What a fantastic summer season we have had here in Shetland. Our ‘Wild Shetland Weekends’ and ‘Shetland Nature Experience’ holidays (which all sold out!) went wonderfully. There were many highlights throughout the summer. All our groups enjoyed multiple encounters with Shetland’s enchanting wild Otters – this really is a ‘Shetland Nature’ speciality and an area where our clients experience first-hand the difference between travelling with a small group of six as opposed to a ‘coach-tour’ group of twelve! But it was not just the Otters that enthralled this summer. We had many thrilling cetacean encounters too; Minke Whales, Basking Shark, Risso’s and White-sided Dolphins, Harbour Porpoises and last, but by no means least, Killer Whales were all seen by our groups. This was undoubtedly one of the best summers on record for Killer Whale sightings throughout the isles; with a combination of our local knowledge and contacts, the fact that all our guides are resident in Shetland and not just brought here for the summer, and of course an element of luck, we saw Killer Whales on all but two of our holidays! We also identified a new pod for Shetland’s waters, a very interesting find indeed – a more detailed news post on this will follow soon…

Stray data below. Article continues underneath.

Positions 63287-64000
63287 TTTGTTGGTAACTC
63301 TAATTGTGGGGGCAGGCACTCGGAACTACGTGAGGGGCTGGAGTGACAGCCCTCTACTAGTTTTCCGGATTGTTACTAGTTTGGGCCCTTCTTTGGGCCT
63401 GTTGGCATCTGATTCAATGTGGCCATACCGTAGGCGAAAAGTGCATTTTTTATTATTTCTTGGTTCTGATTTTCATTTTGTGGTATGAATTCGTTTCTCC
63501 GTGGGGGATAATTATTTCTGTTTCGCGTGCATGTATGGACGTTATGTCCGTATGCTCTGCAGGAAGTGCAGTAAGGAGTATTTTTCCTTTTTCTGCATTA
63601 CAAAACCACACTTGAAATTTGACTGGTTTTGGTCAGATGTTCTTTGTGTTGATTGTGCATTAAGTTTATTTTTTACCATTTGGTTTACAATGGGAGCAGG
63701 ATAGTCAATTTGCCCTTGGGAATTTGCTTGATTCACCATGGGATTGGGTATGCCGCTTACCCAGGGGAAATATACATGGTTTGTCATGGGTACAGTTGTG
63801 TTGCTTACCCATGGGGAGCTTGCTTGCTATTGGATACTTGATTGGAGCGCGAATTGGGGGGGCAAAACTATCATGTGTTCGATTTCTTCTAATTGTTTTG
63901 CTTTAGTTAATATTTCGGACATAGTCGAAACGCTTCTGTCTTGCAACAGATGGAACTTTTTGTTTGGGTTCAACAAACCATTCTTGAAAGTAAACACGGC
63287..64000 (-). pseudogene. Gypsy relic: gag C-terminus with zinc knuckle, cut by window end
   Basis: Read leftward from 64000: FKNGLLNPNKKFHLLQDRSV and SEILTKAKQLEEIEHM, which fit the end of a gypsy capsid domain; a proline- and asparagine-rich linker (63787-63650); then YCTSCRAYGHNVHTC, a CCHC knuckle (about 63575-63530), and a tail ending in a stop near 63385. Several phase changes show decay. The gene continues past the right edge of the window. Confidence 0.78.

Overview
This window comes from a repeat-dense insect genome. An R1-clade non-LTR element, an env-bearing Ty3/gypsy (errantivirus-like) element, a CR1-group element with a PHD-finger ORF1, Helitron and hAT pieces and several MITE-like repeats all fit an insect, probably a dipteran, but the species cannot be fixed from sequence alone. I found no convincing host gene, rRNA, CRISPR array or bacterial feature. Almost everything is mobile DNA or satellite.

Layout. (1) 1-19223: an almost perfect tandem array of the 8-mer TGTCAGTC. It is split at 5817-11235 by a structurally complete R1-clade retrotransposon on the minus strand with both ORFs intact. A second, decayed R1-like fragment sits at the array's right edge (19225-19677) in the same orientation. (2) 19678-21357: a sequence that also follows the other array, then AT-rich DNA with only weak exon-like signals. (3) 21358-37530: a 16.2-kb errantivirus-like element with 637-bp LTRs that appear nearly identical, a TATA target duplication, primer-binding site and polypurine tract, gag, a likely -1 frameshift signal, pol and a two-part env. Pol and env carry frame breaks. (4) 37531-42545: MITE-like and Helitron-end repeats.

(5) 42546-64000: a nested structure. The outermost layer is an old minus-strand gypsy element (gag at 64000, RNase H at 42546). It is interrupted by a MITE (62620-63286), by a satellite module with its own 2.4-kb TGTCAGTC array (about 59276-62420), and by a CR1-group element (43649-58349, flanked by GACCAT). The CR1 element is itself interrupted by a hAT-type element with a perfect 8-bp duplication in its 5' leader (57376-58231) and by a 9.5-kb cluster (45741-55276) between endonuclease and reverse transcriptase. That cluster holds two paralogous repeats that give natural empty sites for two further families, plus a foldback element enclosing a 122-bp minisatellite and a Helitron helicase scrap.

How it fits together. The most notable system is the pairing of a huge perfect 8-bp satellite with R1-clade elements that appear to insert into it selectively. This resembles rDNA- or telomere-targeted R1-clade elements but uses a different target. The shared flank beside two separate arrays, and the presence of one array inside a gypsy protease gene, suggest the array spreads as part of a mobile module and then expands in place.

Amongst the other highlights were of course Shetland’s mouth-watering diversity of breeding birds and the northern specialities the islands harbour, such as Red-necked Phalarope, Red-throated Diver, Merlin, Arctic Skua and Great Skua, to name but a few, not to mention the seabird colonies and evocative nights with the Storm Petrels on Mousa. More news on the breeding season for Shetland’s seabirds to follow from our friends at the RSPB soon…
Birding highlights included some star-quality sightings. Amongst the rarities seen were Great Reed Warbler, Black Stork, White-tailed Sea-Eagle and Iberian Chiffchaff (the latter being the first ever Shetland record), whilst scarce migrants included Long-tailed Skua, Red-backed Shrike, Marsh Warbler and Golden Oriole. We also made some very exciting discoveries on the birding front, with Hoopoe, White-billed Diver, ‘Northern’ Eider and a fine drake Surf Scoter making national headlines! More on these stories on our ‘Birdwatching’ Reader Holiday posting…